Assumptions don’t help the characters come to a happy end in Romeo & Juliet. But it’s safe to assume this wasn’t the first time artists at Chautauqua Theater Company encountered the work.
“I’ve been playing around with pieces of it for years now,” said conservatory actor Adrianna Mitchell, who portrays Juliet in the current CTC production and previously experienced the work in her high school English class and while studying abroad at the British American Drama Academy.
And even though Romeo & Juliet wraps up CTC’s season with a final performance at 4 p.m. Friday in Bratton Theater, it might also be safe to assume Chautauquans will encounter the show again.
Studying Shakespeare is a requirement under the Common Core education standards, and Romeo and Juliet is a the top seller at the Folger Shakespeare Library, which supplies much of the Shakespeare texts used in American high school classrooms.
Likewise, in theaters across the United States, the emotional tragedy is among the top-produced plays. It comes in second place as the Bard’s most popular work to produce in the country, falling to A Midsummer Night’s Dream, according to Priceonomics and Shakespeareances.
Chautauqua is part of that theatrical tradition.
In 1983, what was then called Chautauqua Conservatory Theater Company had its inaugural season. Since then, there have been two productions of Romeo and Juliet, the first being in 1998 and the second happening this season, as well as the inter-arts production of The Romeo & Juliet Project in 2013.
Although there is no formal listing of all theatrical productions performed at Chautauqua before 1983, either in CTC’s or Chautauqua Institution’s archives, theater certainly existed in Chautauqua before then, thanks to visiting companies like the Jamestown Players, Pittsburgh Players Club and Chautauqua Players.
For 51 years, Cleveland Playhouse made Chautauqua Institution its summer home, starting in 1930. During the summer of 1973, a 20-year-old Gary Mazzu was on the grounds as a student learning with Cleveland Playhouse. Part of that season: Romeo and Juliet at Norton Hall.
As Balthasar, one of Romeo’s friends, Mazzu didn’t have a major role. But the show was his first professional experience in the theater and his first opportunity to learn stage combat. He can still remember being onstage for the party scene, where Romeo first sees Juliet.
Mazzu, who now has a cabin on Chautauqua Lake and seasonally splits his time between here and Florida on acting and directing jobs, recalls Romeo and Juliet as a formative experience. He expects the current conservatory feels the same way.
“It’s a play that’s accessible to young people, more than anything else, because of the story,” Mazzu said. “The story lends itself to the whole sense of youth and what everybody experiences as they’re growing up.”
In 1998, Romeo and Juliet was the second major production for the Chautauqua Conservatory Theater, and ran in Normal Hall — the original name for Bratton Theater — from July 25 to Aug. 1 that season.
Directed by Rob Bundy, who was artistic director of Stages Repertory Theatre in Houston for 10 years, that Romeo and Juliet featured conservatory actors in all the roles. In a Daily article published the weekend the production opened, Bundy and the cast discussed the pitfalls of appearing in such a well-known work.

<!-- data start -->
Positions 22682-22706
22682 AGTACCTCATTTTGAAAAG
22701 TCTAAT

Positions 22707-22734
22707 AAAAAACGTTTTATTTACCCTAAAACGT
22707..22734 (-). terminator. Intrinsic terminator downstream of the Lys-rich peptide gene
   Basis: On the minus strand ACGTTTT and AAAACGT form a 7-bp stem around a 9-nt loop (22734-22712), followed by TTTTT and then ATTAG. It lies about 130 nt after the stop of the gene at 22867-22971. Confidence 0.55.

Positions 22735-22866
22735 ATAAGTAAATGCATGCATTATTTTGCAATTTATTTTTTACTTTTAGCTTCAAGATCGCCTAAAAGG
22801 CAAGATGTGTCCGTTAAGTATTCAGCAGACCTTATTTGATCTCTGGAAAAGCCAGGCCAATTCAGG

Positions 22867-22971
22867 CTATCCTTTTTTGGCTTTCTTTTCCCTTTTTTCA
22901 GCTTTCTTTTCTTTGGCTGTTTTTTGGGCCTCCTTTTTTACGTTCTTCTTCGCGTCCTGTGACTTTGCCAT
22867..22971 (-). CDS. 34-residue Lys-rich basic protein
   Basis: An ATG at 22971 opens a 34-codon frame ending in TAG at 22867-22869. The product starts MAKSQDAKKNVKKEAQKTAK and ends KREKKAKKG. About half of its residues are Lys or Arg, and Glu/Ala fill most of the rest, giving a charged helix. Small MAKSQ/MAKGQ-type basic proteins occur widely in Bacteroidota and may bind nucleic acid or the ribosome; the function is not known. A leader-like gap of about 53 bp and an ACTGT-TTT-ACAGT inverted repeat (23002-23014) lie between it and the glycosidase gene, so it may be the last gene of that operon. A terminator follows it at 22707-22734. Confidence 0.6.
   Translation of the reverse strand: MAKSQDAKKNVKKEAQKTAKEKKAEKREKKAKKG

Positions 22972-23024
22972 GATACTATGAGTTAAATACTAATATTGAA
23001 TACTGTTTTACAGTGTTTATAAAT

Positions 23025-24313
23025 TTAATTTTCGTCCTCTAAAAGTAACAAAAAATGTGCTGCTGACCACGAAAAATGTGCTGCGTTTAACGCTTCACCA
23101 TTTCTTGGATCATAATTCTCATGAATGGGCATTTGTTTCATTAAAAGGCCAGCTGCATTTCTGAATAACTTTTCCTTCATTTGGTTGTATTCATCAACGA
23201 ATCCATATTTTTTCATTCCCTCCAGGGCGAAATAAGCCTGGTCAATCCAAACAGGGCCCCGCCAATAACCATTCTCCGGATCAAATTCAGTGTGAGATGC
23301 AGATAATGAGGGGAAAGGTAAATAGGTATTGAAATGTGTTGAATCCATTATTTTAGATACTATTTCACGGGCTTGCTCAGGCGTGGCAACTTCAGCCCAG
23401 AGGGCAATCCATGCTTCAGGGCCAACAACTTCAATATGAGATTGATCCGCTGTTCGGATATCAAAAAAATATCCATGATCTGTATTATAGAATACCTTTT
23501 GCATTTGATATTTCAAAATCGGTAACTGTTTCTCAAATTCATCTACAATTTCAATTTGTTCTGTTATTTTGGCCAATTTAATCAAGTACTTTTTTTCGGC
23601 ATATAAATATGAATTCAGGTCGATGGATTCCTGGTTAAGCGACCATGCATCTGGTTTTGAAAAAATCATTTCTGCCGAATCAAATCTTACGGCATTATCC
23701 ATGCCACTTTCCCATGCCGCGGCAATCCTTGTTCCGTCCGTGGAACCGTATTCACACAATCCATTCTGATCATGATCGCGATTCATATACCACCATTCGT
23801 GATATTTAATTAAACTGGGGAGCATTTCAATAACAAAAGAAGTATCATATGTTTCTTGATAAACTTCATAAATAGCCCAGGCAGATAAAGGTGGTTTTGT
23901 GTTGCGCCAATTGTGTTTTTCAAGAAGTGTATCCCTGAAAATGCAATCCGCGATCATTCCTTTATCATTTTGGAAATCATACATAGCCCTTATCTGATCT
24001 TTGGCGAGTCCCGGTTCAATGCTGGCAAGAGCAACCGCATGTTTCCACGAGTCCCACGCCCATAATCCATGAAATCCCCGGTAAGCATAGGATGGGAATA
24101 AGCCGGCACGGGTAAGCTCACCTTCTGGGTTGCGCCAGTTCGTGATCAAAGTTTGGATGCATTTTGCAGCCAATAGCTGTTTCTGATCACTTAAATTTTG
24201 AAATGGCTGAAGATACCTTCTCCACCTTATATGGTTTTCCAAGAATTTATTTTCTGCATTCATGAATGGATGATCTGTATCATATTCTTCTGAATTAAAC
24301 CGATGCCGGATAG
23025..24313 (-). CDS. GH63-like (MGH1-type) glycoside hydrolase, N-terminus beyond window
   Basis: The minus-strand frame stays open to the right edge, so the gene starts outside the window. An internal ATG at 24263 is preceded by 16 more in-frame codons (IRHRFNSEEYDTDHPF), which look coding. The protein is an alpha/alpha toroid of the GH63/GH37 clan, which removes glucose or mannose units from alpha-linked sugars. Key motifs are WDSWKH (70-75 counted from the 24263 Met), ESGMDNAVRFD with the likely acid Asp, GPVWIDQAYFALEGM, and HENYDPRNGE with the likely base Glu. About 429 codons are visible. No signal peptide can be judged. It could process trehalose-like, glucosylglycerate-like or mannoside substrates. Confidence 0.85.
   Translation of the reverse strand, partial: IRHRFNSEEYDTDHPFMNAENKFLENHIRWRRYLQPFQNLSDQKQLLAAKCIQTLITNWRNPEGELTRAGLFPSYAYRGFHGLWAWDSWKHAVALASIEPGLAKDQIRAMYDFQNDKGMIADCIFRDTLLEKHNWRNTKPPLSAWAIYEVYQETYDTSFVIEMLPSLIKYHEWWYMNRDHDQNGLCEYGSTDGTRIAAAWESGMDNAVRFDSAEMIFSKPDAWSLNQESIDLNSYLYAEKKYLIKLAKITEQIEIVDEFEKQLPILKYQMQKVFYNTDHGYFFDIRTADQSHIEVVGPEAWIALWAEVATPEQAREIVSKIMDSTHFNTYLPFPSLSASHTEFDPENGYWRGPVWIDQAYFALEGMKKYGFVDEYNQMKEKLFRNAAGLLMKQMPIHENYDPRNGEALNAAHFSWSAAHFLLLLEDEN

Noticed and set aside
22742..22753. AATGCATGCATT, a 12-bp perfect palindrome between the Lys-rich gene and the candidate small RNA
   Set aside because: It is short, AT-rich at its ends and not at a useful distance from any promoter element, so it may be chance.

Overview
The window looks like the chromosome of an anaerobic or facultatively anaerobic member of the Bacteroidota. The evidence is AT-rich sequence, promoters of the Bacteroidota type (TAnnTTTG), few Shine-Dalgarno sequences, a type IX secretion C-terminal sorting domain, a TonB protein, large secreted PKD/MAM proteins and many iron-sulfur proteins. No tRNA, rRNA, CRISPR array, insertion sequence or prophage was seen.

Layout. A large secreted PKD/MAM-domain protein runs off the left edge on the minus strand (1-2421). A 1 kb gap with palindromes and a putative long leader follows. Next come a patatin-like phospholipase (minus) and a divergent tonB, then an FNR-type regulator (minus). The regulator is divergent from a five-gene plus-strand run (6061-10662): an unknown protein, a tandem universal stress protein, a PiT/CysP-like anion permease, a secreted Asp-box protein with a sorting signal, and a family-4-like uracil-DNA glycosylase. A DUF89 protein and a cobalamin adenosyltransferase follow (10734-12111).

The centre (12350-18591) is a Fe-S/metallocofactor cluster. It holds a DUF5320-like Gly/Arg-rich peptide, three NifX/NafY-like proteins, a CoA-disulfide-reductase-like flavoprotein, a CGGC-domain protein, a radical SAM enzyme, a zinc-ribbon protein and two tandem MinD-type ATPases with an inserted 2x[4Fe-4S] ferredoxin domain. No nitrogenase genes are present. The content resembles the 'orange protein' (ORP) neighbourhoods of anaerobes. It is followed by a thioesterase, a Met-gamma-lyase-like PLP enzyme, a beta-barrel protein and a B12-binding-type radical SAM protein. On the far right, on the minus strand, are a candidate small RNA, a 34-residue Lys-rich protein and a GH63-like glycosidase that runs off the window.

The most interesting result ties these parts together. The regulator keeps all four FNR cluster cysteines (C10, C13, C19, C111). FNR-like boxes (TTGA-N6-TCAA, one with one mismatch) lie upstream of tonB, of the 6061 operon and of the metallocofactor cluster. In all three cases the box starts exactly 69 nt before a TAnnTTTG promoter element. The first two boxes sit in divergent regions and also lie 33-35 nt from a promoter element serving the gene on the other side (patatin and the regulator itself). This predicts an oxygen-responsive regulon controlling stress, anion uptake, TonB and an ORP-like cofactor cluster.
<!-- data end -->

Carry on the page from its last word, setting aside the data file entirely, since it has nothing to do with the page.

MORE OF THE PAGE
“It’s so much a part of our social fabric and our idea of what romance is,” Bundy is quoted as saying in the Daily. He added that in the production, “we have to be careful we’re not perpetuating cliches, but rather reexploring something that’s a pillar in our culture. I constantly have to ask myself, ‘Is this mine, or is it something I’ve inherited?’ ”
Leading the 1998 cast was Tracie Thoms in the role of Juliet. Then a student at The Juilliard School, Thoms is now known for her roles as a homicide detective on CBS’s “Cold Case” and as Joanne Jefferson in the 2005 film adaptation of the musical Rent.
Like Bundy, Thoms reflected on the challenges of Romeo and Juliet before opening night.
“It’s easy to fall into a mood trap, for example. You have to avoid that sort of frilly sensuality,” Thoms told the Daily in 1998.
Thoms wasn’t the only one in that cast to go on to a strong career. Anthony Mackie, now known as a Broadway actor and for “The Avengers” film series, was also in Juilliard and the Chautauqua conservatory. In a photo that ran in the Daily during the ’98 production of Romeo and Juliet, Mackie is credited as playing a party guest during the pivotal meeting scene.
Having first come to Chautauqua in 1990 to speak, resident Bob McClure has now seen three renditions of Romeo and Juliet on the grounds. A former president of the Friends of Chautauqua Theater, McClure remembers seeing Thoms and Mackie in Romeo and Juliet, and called 2013’s Romeo & Juliet Project “one of the greatest things ever done at Chautauqua.”
That said, McClure can’t pick a favorite one, especially since The Romeo & Juliet Project blended theater, opera, dance and music. Juliet’s death scene in The Romeo & Juliet Project was “extremely powerful and beautiful” with three Juliets onstage, McClure said.
Recalling the lines of the famous balcony scene, in which Juliet declares to Romeo, “O, swear not by the moon, th’ inconstant moon,” McClure said he never tires of the poetry in the play.
“You hear those lines and it’s like hearing your favorite song again,” McClure said.
Portraying Juliet in dramatic form for The Romeo & Juliet Project was Arielle Goldman, a 2014 graduate of NYU’s Tisch School of the Arts. Since she uniquely performed alongside women portraying Juliet in ballet and operatic form, Goldman said the production will forever inform her “idea of Juliet’s journey.”
Goldman hopes Mitchell, who takes her last bow as Juliet Friday, is similarly finding the experience memorable.
“Juliet is a massive character and a well of opportunity and adventure,” Goldman said. “My work with her is not done and may never be done.”